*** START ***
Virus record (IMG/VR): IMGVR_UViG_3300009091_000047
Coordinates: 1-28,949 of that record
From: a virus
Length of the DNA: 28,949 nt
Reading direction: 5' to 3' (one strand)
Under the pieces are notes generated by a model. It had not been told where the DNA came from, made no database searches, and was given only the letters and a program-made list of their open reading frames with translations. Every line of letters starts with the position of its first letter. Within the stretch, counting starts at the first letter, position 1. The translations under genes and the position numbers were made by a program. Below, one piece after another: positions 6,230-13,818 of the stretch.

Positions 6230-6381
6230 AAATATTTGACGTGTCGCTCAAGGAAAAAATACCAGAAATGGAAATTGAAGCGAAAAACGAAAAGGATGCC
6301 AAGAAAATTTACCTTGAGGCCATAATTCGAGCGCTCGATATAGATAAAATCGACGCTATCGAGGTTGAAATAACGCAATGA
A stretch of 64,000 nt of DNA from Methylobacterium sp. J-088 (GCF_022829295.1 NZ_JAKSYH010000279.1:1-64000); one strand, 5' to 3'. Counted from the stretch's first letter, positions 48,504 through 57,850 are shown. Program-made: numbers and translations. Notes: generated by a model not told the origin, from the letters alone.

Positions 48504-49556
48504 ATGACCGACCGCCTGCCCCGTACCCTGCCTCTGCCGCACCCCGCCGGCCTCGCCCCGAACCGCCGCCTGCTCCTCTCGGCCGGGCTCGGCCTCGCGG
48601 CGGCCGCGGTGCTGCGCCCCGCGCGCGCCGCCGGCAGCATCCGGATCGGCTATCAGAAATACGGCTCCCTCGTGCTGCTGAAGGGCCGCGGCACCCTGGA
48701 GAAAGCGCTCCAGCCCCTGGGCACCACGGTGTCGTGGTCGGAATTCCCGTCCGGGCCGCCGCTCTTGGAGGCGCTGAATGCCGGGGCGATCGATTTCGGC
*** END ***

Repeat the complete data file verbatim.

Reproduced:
Virus record (IMG/VR): IMGVR_UViG_3300009091_000047
Coordinates: 1-28,949 of that record
From: a virus
Length of the DNA: 28,949 nt
Reading direction: 5' to 3' (one strand)
Under the pieces are notes generated by a model. It had not been told where the DNA came from, made no database searches, and was given only the letters and a program-made list of their open reading frames with translations. Every line of letters starts with the position of its first letter. Within the stretch, counting starts at the first letter, position 1. The translations under genes and the position numbers were made by a program. Below, one piece after another: positions 6,230-13,818 of the stretch.

Positions 6230-6381
6230 AAATATTTGACGTGTCGCTCAAGGAAAAAATACCAGAAATGGAAATTGAAGCGAAAAACGAAAAGGATGCC
6301 AAGAAAATTTACCTTGAGGCCATAATTCGAGCGCTCGATATAGATAAAATCGACGCTATCGAGGTTGAAATAACGCAATGA
A stretch of 64,000 nt of DNA from Methylobacterium sp. J-088 (GCF_022829295.1 NZ_JAKSYH010000279.1:1-64000); one strand, 5' to 3'. Counted from the stretch's first letter, positions 48,504 through 57,850 are shown. Program-made: numbers and translations. Notes: generated by a model not told the origin, from the letters alone.

Positions 48504-49556
48504 ATGACCGACCGCCTGCCCCGTACCCTGCCTCTGCCGCACCCCGCCGGCCTCGCCCCGAACCGCCGCCTGCTCCTCTCGGCCGGGCTCGGCCTCGCGG
48601 CGGCCGCGGTGCTGCGCCCCGCGCGCGCCGCCGGCAGCATCCGGATCGGCTATCAGAAATACGGCTCCCTCGTGCTGCTGAAGGGCCGCGGCACCCTGGA
48701 GAAAGCGCTCCAGCCCCTGGGCACCACGGTGTCGTGGTCGGAATTCCCGTCCGGGCCGCCGCTCTTGGAGGCGCTGAATGCCGGGGCGATCGATTTCGGC